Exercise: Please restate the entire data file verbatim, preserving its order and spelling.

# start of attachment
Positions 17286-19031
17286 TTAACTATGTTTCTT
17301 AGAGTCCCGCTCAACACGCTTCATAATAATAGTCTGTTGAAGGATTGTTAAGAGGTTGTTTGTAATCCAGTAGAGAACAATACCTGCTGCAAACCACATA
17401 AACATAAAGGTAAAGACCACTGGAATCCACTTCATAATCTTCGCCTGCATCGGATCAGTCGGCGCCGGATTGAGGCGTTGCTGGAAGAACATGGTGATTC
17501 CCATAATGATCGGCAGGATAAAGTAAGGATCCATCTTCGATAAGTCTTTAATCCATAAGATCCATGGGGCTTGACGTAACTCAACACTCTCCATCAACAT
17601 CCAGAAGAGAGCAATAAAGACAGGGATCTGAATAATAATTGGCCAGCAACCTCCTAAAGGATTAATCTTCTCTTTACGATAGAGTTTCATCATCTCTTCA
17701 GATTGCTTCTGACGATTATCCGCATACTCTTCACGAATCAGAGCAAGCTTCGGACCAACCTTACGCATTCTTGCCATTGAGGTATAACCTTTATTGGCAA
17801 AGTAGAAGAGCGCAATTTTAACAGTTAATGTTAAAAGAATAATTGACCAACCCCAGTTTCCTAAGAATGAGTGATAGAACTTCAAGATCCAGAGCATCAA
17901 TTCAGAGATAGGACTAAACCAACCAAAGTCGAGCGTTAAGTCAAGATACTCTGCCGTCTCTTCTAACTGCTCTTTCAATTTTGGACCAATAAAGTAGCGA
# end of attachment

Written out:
Positions 17286-19031
17286 TTAACTATGTTTCTT
17301 AGAGTCCCGCTCAACACGCTTCATAATAATAGTCTGTTGAAGGATTGTTAAGAGGTTGTTTGTAATCCAGTAGAGAACAATACCTGCTGCAAACCACATA
17401 AACATAAAGGTAAAGACCACTGGAATCCACTTCATAATCTTCGCCTGCATCGGATCAGTCGGCGCCGGATTGAGGCGTTGCTGGAAGAACATGGTGATTC
17501 CCATAATGATCGGCAGGATAAAGTAAGGATCCATCTTCGATAAGTCTTTAATCCATAAGATCCATGGGGCTTGACGTAACTCAACACTCTCCATCAACAT
17601 CCAGAAGAGAGCAATAAAGACAGGGATCTGAATAATAATTGGCCAGCAACCTCCTAAAGGATTAATCTTCTCTTTACGATAGAGTTTCATCATCTCTTCA
17701 GATTGCTTCTGACGATTATCCGCATACTCTTCACGAATCAGAGCAAGCTTCGGACCAACCTTACGCATTCTTGCCATTGAGGTATAACCTTTATTGGCAA
17801 AGTAGAAGAGCGCAATTTTAACAGTTAATGTTAAAAGAATAATTGACCAACCCCAGTTTCCTAAGAATGAGTGATAGAACTTCAAGATCCAGAGCATCAA
17901 TTCAGAGATAGGACTAAACCAACCAAAGTCGAGCGTTAAGTCAAGATACTCTGCCGTCTCTTCTAACTGCTCTTTCAATTTTGGACCAATAAAGTAGCGA